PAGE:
First launched in 2021 by the then Slovenian Presidency, European Organic Day marks the autumn equinox on 23 September and is coordinated by LIFE-funded IFOAM Organics Europe.
As European Commissioner for Agriculture Janusz Wojciechowski remarked, the twin celebrations are ‘a great opportunity to raise awareness of organic production and promote the key role it plays in the transition to sustainable food systems.’
IFOAM Organics Europe receives a LIFE operating grantEN••• specially designed for non-profit organisations which ‘are involved in the development, implementation and enforcement of Union legislation and policy and which are primarily active in the field of environment or climate action, including clean energy transition.’
In 2023, LIFE granted more than EUR 15 million to 34 non-governmental organisations (NGOs) under the funding programme. IFOAM Organics Europe is one of them and is helping the EU progress towards its goal of 25 per cent organic farmland by 2030. The organisation is also campaigning on other issues, such as genetically modified organisms (GMOs), biodiversity, soil and water health, climate change, and animal welfare.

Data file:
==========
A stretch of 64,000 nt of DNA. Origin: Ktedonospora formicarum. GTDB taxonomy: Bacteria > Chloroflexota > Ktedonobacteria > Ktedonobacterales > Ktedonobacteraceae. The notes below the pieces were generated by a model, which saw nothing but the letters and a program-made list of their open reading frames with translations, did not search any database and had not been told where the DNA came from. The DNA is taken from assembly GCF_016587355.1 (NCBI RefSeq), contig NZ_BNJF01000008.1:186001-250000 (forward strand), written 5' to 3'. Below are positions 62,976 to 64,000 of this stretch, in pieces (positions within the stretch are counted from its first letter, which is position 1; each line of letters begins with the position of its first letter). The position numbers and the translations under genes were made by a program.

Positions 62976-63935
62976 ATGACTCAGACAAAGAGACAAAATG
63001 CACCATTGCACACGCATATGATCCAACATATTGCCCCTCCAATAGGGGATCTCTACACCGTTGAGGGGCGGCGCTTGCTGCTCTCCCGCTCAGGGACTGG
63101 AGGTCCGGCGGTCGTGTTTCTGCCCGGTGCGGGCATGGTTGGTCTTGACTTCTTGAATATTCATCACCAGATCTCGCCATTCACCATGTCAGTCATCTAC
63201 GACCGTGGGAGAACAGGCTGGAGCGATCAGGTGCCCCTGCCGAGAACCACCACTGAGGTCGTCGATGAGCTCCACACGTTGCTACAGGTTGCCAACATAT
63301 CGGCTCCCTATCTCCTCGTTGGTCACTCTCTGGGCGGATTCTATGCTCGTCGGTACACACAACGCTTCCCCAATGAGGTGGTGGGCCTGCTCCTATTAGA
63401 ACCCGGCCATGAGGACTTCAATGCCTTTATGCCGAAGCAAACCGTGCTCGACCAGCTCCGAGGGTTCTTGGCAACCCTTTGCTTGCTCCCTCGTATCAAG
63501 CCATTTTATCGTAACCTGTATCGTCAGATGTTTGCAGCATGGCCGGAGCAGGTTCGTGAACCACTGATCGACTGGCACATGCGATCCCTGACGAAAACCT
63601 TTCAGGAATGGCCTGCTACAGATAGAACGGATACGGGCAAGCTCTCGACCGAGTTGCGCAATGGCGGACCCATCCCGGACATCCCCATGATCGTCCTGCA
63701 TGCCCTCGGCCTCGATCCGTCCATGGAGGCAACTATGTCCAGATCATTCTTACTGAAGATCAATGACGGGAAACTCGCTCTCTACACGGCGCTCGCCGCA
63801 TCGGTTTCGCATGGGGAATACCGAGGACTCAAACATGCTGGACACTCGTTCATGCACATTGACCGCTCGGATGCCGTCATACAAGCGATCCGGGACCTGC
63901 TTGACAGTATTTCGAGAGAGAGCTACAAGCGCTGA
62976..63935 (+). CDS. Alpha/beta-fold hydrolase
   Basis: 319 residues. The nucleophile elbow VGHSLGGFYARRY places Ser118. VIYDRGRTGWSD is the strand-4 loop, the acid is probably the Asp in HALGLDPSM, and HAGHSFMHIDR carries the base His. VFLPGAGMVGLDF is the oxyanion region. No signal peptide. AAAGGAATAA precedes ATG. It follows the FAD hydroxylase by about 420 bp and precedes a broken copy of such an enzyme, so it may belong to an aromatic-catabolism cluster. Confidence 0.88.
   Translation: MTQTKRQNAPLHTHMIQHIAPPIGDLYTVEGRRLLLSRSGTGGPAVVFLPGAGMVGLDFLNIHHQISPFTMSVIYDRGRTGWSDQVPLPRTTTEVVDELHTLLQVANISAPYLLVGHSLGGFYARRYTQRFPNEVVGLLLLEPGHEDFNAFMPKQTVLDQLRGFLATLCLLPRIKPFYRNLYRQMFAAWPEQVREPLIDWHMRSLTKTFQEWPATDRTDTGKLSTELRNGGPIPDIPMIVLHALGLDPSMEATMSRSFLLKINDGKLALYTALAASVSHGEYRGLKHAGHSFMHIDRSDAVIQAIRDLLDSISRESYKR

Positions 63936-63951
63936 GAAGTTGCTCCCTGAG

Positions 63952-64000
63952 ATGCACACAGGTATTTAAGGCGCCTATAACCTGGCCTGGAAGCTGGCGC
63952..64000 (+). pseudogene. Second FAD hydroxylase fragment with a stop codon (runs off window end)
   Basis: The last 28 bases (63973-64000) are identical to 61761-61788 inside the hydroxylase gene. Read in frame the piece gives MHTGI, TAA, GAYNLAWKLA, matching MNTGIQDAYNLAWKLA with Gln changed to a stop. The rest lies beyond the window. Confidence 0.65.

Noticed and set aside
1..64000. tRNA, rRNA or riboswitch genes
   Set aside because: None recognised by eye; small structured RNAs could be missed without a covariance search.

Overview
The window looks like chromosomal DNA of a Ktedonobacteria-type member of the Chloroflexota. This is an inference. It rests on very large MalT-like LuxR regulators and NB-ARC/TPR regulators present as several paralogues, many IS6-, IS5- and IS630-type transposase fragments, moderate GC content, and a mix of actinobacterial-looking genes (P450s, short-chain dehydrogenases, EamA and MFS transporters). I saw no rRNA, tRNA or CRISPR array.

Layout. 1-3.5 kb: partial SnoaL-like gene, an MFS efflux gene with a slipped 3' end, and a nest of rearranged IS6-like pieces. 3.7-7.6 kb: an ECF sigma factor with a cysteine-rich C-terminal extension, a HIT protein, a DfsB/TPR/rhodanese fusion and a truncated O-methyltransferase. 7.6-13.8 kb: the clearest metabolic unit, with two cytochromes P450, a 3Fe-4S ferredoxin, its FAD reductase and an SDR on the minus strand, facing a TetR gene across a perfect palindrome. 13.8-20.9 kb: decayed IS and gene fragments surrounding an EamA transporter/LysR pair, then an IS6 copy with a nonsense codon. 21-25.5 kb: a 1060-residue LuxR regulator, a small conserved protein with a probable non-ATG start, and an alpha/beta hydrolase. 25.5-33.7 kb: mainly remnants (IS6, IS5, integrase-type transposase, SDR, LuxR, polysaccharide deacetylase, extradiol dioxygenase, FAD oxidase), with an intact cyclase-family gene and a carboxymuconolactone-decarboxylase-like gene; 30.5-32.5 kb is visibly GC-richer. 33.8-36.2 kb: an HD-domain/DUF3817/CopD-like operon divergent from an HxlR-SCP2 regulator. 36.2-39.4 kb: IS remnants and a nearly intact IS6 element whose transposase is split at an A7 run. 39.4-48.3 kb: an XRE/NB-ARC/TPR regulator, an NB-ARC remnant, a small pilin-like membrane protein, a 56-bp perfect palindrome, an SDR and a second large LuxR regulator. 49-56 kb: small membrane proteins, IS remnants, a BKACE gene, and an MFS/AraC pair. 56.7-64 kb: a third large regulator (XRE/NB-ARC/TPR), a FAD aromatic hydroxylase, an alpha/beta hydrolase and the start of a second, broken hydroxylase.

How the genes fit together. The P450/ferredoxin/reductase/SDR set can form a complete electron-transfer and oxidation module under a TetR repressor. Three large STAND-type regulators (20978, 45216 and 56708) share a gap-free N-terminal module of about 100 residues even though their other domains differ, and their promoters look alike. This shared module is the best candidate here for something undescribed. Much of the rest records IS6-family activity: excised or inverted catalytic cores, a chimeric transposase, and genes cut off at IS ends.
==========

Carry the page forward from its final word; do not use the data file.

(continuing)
The prestigious European Organic AwardsEN•••, co-organised by IFOAM Organics Europe, recognise organic excellence in seven categories. They include the best organic farmer (female and male), city, region, bio-district, food processing SME, food retailer and restaurant or food service. 24 finalists from eleven Member States have already been announced.
‘This year marks another inspirational selection of candidates who showcase the European organic movement’s contributions to the European Green DealEN•••,’ says Jan Plagge, IFOAM Organics Europe’s President.
Both the awards and the European Organic Day were launched as part of the EU’s Action Plan for the development of Organic ProductionEN•••. In turn, the Action Plan aligns with the European Green DealEN••• and the Farm to ForkEN••• and Biodiversity StrategiesEN•••, aiming to boost consumer demand for organic produce, stimulate the conversion of farmland to organic production and strengthen environmental sustainability.
As Plagge points out, ‘the increasing number of heatwaves, droughts and heavy rainfalls show that the EU should prioritise farming methods that preserve the climate, biodiversity, soil and water.’
Source : CINEA